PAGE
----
As parents, we’re constantly juggling homework assignments, birthday parties, and family trips, but once you throw extracurriculars into the mix, it can all start to feel overwhelming. Not just for you but for your children. Managing your busy schedule is vital, but so is your child’s health.
How to Recognize Signs of Burnout in Children
When parents put their children in extracurricular activities, they’re often doing it for their child’s benefit. In the present, your children will develop positive habits and better social skills. In the future, you can print your favorite moments in a photo book and relive them with your child.
With that said, sometimes parents will get caught up in the positives and miss signs of creeping burnout. Or, they may see their child’s behavior as inappropriate or disruptive. Children aren’t always able to express themselves clearly, so disinterest or fatigue will show up in other ways.
Other times, the child is simply uninterested because they’re becoming more independent. They may not want to invest time into extracurriculars as they age or reach puberty, which is normal.
However, if burnout is the culprit, you’ll notice the following signs:
- Slow to get ready, disinterest, and lack of motivation
- Loss of pride in performing the original activity
- Poor performance, constantly tired, or lack of socializing
- Acts aggressively when the extracurricular is mentioned
- An interest in trying another extracurricular activity
Children are just as susceptible to burnout as adults, so take their concerns seriously. If they don’t want to participate in an extracurricular activity anymore, it may be best to pull them out.
How to Manage Your Kids After School Schedule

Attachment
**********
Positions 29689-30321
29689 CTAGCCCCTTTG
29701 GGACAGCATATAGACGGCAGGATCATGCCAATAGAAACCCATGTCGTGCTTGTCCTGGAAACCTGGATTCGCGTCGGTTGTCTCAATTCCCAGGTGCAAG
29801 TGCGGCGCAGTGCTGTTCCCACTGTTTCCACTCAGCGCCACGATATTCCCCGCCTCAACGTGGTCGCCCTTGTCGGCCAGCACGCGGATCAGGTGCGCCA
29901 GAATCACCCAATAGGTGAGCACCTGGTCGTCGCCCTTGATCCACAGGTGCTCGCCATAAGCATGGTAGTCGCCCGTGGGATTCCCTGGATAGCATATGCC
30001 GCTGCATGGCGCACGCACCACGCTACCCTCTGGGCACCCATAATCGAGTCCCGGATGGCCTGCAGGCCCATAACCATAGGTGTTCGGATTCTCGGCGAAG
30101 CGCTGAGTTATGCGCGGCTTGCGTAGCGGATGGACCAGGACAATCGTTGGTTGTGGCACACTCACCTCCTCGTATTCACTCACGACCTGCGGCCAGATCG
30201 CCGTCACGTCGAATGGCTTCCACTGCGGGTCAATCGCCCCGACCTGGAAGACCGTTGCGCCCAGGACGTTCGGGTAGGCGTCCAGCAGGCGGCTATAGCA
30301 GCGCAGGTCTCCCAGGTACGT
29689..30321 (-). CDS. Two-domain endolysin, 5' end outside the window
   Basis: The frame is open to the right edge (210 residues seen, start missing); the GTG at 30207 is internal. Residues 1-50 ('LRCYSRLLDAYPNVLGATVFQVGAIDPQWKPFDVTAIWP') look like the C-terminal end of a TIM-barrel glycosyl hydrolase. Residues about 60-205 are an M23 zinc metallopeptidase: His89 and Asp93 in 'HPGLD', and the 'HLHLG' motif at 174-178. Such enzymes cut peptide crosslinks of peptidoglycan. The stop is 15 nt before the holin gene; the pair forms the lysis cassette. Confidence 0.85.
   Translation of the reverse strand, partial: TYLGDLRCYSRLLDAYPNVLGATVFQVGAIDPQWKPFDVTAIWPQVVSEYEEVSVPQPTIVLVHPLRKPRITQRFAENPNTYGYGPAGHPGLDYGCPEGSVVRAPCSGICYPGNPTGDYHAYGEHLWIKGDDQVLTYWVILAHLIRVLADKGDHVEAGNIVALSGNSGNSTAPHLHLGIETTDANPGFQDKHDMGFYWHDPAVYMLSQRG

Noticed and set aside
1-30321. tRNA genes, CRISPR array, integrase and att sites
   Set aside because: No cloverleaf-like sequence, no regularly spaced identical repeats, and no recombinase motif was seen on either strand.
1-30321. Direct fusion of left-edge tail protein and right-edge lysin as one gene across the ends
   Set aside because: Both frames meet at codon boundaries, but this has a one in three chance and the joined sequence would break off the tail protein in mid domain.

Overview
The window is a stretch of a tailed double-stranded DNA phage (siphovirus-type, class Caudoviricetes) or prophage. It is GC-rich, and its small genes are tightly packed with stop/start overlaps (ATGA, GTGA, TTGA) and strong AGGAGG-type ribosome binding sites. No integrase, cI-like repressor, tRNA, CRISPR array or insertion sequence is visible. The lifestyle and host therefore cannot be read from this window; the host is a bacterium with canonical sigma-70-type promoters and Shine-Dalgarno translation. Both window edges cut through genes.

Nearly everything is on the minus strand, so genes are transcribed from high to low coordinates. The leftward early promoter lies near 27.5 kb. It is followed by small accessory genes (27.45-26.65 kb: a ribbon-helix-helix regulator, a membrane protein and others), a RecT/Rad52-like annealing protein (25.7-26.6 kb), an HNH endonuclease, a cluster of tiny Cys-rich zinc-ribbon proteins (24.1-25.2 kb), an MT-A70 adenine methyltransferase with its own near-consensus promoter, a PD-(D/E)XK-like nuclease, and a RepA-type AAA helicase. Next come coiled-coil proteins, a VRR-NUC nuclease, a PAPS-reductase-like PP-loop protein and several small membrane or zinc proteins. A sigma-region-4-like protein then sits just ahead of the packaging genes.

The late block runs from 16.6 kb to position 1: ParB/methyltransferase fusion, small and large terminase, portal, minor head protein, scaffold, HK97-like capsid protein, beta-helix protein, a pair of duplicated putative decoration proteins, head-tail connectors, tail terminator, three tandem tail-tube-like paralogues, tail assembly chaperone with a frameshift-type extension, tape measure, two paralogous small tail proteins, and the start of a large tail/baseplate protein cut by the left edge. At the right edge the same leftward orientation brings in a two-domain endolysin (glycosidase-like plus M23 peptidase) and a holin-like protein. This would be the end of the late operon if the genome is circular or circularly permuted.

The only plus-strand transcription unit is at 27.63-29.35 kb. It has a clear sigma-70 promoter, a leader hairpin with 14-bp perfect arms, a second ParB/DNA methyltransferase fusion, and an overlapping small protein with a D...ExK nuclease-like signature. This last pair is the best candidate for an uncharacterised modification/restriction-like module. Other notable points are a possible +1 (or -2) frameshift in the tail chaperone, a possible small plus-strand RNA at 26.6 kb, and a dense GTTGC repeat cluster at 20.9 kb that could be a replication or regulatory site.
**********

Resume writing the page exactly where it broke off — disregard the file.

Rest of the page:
How you’ll manage your child’s after-school schedule will change as they get older, so you’ll need to stay flexible. However, the following advice seems to work for a lot of families.
Only Allow One Activity Per Season
Children need downtime, so it isn’t wise to overload their schedules. It’s also unwise to have your children attend an extracurricular activity more than twice a week. With these rules in mind, ask your child to pick one activity per season and let them switch it up if they want a change.
Consider Avoiding “Travel Teams”
Unless your child wants to play on a higher-level travel team for sports, consider opting out of them. Most travel teams require a three-season commitment and out-of-state travel, meaning children are locked in, and parents have to tag along. There’s also pressure to stay on the team.
Carpool With Other Trusted Parents
Instead of driving your own kids to practice every week, partner with other trusted parents and create a carpooling schedule. Not only does a carpooling schedule free up an entire hour (or two), but it also allows your kids to form deep social connections with other teammates.
Add it to Your Calendar and Sync it
It’ll be impossible for you to make appointments (for you or your children) if you don’t know what else is going on. Having a calendar on you is the key to an organized schedule, so keep one on your smartphone. Keep your partner or children in the loop by syncing it to their devices.
Try After-School Extracurriculars
Most schools offer after-school activities to students, ranging from sports to drama. They usually begin right when the last bell rings, and they’re often free (except for equipment). Students that have a layover between after-school extracurriculars can study before they start an activity.
Take a Season Off (Like the Summer)
Parents don’t have to manage their children’s extracurricular schedule all year. In fact, it may be better for you and your children if you don’t. An activity-free summer can give your family the time to refresh after a busy nine months. Or, you could take a group vacation or road trip.
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